Stargazing for science

Join students, their families, and educators across the globe in a massive star-hunting party to assess the night sky's quality.
By | Published: March 23, 2006 | Last updated on May 18, 2023
Orion the hunter is the target constellation for observers taking part in the GLOBE at Night initiative. Stargazers worldwide will be learning how many of Orion’s stars they can see from where they live.
United States Naval Observatory Library
March 23, 2006
The GLOBE at Night initiative invites people from around the world to observe and record visible stars’ magnitudes in the constellation Orion during the first week of spring (March 22–29). The project’s goal is to measure light pollution in the night sky at as many locations as possible.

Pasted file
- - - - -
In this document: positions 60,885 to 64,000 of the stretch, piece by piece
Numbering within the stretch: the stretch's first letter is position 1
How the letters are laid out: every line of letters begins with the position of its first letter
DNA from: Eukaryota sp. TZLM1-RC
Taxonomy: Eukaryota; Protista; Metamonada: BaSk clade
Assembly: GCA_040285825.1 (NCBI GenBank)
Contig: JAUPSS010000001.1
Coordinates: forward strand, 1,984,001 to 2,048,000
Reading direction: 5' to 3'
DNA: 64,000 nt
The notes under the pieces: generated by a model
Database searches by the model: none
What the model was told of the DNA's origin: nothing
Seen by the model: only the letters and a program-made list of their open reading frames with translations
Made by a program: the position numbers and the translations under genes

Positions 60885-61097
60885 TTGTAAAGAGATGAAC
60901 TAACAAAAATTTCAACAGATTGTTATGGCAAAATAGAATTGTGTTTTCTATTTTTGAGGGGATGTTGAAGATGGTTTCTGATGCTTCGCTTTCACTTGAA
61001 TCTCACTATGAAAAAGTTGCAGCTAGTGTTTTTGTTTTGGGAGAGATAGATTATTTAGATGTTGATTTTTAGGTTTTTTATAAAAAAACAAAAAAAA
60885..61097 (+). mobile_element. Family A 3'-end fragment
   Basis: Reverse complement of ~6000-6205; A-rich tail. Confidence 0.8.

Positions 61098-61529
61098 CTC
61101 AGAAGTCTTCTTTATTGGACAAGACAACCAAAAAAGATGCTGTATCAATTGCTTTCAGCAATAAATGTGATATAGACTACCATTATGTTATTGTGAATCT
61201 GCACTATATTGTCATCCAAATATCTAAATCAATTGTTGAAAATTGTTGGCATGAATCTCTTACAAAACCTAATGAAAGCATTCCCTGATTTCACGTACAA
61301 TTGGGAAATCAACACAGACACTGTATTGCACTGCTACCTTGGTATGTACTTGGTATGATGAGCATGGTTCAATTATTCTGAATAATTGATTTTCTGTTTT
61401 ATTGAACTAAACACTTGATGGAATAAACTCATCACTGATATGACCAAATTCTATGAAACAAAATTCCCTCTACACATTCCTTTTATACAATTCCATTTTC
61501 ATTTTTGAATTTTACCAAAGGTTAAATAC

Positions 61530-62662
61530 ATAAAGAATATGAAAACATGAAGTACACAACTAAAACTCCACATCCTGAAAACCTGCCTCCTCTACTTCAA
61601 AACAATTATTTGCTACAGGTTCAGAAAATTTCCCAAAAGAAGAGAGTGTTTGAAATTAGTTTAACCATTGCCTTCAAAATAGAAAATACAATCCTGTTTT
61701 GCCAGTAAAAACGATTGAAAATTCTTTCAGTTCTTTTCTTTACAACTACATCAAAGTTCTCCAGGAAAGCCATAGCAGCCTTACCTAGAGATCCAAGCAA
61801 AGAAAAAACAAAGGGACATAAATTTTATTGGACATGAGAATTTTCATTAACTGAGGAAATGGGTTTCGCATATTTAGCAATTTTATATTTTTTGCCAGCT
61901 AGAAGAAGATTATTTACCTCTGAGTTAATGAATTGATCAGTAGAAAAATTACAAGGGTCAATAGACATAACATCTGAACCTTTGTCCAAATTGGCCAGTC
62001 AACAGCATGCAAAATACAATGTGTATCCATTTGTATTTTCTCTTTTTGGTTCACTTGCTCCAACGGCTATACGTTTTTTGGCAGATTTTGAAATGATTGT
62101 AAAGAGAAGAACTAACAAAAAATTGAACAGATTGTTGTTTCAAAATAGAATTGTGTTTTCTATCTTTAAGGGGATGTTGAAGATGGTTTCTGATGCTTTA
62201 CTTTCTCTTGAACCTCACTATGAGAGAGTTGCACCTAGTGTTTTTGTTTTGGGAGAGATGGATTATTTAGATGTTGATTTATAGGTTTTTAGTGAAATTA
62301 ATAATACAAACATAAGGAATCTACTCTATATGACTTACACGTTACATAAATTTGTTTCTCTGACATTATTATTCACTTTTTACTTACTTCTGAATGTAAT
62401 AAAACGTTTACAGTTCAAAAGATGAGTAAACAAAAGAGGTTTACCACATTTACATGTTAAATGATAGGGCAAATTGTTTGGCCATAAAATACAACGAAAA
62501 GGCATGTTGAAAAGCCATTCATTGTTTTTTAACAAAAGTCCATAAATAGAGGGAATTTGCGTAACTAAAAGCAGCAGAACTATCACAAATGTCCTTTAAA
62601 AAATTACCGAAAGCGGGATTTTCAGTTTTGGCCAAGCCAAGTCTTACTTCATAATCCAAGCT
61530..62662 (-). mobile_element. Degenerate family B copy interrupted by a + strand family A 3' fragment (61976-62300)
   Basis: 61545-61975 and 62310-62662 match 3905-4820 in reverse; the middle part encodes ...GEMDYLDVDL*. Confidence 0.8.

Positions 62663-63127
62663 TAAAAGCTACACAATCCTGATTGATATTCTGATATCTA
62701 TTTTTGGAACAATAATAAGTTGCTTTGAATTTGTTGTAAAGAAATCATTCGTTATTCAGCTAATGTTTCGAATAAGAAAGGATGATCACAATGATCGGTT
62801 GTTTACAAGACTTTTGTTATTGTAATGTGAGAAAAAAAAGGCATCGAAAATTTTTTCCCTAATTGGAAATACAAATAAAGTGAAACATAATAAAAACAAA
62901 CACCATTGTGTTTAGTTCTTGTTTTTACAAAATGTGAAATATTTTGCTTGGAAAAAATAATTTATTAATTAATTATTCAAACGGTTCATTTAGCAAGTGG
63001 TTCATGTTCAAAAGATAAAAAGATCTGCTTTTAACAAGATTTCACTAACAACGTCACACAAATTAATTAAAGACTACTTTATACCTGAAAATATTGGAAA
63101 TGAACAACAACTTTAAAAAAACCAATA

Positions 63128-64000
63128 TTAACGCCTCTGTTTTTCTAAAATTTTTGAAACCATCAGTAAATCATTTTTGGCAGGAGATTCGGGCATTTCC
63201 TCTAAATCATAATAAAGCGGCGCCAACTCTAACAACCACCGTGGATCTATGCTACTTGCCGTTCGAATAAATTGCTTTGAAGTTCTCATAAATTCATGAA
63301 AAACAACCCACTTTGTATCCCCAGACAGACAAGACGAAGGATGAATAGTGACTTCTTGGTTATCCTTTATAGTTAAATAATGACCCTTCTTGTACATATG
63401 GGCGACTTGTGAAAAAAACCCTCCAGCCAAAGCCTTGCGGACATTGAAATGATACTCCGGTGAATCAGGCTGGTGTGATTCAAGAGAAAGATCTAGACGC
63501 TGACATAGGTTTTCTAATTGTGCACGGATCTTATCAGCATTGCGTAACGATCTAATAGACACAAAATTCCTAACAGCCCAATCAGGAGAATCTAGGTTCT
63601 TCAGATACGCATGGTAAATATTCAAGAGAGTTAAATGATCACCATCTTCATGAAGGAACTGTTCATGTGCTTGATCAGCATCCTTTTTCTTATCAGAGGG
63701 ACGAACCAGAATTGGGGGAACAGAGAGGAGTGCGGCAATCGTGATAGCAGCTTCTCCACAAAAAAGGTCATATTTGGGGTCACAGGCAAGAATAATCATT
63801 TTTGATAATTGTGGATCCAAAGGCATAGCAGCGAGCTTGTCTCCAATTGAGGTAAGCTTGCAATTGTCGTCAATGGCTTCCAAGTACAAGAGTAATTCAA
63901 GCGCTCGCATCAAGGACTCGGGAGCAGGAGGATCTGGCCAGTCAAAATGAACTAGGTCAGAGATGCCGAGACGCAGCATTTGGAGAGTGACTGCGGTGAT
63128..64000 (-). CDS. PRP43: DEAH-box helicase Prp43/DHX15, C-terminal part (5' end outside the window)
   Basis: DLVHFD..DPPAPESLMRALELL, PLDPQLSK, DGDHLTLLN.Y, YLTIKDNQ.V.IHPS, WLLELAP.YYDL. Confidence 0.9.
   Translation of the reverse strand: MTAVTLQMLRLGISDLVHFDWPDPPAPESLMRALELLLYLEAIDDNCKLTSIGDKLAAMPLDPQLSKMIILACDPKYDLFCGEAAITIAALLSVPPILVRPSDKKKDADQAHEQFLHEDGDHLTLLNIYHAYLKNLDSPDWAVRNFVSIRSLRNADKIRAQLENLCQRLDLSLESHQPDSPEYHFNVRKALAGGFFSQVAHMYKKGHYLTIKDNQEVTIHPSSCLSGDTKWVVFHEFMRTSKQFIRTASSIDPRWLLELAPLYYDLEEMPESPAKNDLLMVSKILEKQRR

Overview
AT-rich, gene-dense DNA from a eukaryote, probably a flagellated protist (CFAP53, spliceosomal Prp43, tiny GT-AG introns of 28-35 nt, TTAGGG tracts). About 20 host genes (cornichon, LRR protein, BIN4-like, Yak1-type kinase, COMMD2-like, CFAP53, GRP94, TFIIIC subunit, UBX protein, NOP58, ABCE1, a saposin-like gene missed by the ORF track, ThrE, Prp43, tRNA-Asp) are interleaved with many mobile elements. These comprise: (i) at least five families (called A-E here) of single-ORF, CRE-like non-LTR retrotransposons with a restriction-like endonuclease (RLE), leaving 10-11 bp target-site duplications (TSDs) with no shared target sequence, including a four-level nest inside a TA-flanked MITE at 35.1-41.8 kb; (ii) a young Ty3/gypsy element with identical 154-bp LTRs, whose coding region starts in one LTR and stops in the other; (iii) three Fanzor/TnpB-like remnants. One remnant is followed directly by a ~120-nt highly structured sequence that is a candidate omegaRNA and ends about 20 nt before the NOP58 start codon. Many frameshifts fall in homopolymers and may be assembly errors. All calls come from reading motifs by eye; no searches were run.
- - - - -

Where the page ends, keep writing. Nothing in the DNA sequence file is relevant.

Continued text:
Artificial-light pollution obliterates natural light from all but the most brilliant of stars over an increasingly larger area of Earth. Scientists say two-thirds of people in the world live in areas considered light-polluted. More alarmingly, 99 percent of residents in the continental United States also live in areas impacted by light pollution. The GLOBE at Night initiative seeks the public’s assistance in determining the extent of artificial-light pollution and its effect on observing the stars where they live.

Students who take part in the program are encouraged to bring along family members for a fun-filled night of stargazing for science. Educators can monitor students’ progress and guide them through GLOBE’s online reporting process. Observations will comprise a central database that researchers worldwide will analyze to assess the quality of the night sky.

To join the GLOBE at Night Initiative, visit their web site and download their Activity Packet. Choose a clear night during the week of March 22–29, and make your observations. Report your findings on GLOBE’s web site.